Load shedding involves the ability to reduce or eliminate non-essential and non-critical lighting loads in situations where a building is about to experience its peak monthly electrical demand or where utilities are reaching their supply capacity and request large commercial users to cut back on power consumption, such as during a demand emergency. When dimming ballasts are in place, research has shown that luminaire output can be slowly reduced by as much as 30% without occupant detection or dissatisfaction. When only switching is available, non-essential lighting loads or equipment in zones where daylight may otherwise provide sufficient ambient light can be switched off. Load shedding can be activated through a central control system by a building operator, or in some cases, directly by the supplying utility. Load shedding-ballasts that offer a 30% power savings with roughly 34% light reduction have been proposed, and can operate via a power line signal. The more commonly available bi-level ballasts operate with light output reduction between 40 and 50% and are less suitable for load-shedding applications due to their much larger light level reduction, which is more likely to cause occupants to be unhappy when a reduced lighting condition suddenly occurs.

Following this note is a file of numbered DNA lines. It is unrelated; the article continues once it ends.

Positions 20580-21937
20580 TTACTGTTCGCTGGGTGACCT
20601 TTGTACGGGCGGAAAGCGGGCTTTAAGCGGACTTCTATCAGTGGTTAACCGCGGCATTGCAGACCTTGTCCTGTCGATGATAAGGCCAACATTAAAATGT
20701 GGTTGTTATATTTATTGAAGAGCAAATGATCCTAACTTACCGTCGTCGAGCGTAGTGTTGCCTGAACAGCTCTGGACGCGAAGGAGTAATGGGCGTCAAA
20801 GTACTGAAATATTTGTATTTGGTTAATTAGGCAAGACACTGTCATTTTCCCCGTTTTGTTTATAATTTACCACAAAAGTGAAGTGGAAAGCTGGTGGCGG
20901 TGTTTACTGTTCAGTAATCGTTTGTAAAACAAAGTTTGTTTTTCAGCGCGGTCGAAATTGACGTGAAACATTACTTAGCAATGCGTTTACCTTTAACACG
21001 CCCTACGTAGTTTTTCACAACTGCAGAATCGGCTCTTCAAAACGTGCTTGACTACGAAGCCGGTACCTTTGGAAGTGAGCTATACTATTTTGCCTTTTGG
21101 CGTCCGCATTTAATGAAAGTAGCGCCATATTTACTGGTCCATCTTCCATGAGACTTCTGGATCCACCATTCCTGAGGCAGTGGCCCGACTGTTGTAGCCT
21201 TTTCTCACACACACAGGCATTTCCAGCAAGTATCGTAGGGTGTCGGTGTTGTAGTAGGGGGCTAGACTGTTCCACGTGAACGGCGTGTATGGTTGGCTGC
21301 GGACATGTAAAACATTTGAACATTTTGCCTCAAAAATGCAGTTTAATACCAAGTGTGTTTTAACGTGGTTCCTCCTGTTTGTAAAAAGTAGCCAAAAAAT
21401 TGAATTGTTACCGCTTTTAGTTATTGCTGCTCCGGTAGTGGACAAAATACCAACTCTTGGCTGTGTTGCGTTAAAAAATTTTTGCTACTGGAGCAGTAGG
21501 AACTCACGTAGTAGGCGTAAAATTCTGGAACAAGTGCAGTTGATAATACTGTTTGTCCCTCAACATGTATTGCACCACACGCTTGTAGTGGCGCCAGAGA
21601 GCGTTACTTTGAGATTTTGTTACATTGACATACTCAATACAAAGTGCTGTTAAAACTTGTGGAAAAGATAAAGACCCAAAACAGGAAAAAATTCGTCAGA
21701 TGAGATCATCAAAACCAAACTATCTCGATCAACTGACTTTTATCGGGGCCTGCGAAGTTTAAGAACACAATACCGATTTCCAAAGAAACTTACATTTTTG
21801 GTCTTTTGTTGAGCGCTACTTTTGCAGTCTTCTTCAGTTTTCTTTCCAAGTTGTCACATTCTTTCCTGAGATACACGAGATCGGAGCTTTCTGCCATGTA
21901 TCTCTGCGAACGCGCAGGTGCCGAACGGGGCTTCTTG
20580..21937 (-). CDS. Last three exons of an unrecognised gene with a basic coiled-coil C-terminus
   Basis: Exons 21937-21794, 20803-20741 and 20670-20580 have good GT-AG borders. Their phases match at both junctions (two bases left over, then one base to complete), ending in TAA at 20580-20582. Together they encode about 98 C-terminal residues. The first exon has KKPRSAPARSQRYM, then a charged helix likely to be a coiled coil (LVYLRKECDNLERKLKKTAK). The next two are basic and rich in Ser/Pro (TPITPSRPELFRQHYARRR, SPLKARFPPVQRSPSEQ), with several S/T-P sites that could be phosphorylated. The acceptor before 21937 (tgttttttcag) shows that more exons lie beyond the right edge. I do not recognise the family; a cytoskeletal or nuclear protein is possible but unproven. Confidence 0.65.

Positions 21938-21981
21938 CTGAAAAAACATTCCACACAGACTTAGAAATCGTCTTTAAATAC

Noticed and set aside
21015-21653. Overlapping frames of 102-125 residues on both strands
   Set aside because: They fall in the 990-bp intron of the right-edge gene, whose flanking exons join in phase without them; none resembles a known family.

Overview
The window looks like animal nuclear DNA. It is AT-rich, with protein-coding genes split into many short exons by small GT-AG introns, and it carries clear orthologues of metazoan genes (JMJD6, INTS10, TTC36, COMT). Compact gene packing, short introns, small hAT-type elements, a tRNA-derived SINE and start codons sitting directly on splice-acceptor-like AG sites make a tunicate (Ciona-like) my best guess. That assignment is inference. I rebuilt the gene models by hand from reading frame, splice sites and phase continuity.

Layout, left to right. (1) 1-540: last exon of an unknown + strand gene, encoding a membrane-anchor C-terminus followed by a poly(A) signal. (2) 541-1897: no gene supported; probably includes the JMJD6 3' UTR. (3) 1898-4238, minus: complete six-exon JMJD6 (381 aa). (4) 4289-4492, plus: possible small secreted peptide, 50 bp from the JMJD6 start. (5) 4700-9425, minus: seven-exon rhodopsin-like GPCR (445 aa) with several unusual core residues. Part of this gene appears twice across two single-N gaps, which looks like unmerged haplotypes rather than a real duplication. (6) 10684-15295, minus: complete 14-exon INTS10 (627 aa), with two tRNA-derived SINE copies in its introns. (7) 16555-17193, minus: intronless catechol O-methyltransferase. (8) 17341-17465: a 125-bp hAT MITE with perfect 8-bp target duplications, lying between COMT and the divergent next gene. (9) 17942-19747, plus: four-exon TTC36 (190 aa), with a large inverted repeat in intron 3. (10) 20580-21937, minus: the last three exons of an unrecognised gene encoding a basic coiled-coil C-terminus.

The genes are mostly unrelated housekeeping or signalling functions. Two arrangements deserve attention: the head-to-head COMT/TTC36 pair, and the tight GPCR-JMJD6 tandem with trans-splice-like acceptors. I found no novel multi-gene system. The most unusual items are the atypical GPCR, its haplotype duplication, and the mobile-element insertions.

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Lead Author(s): Rick Mistrick
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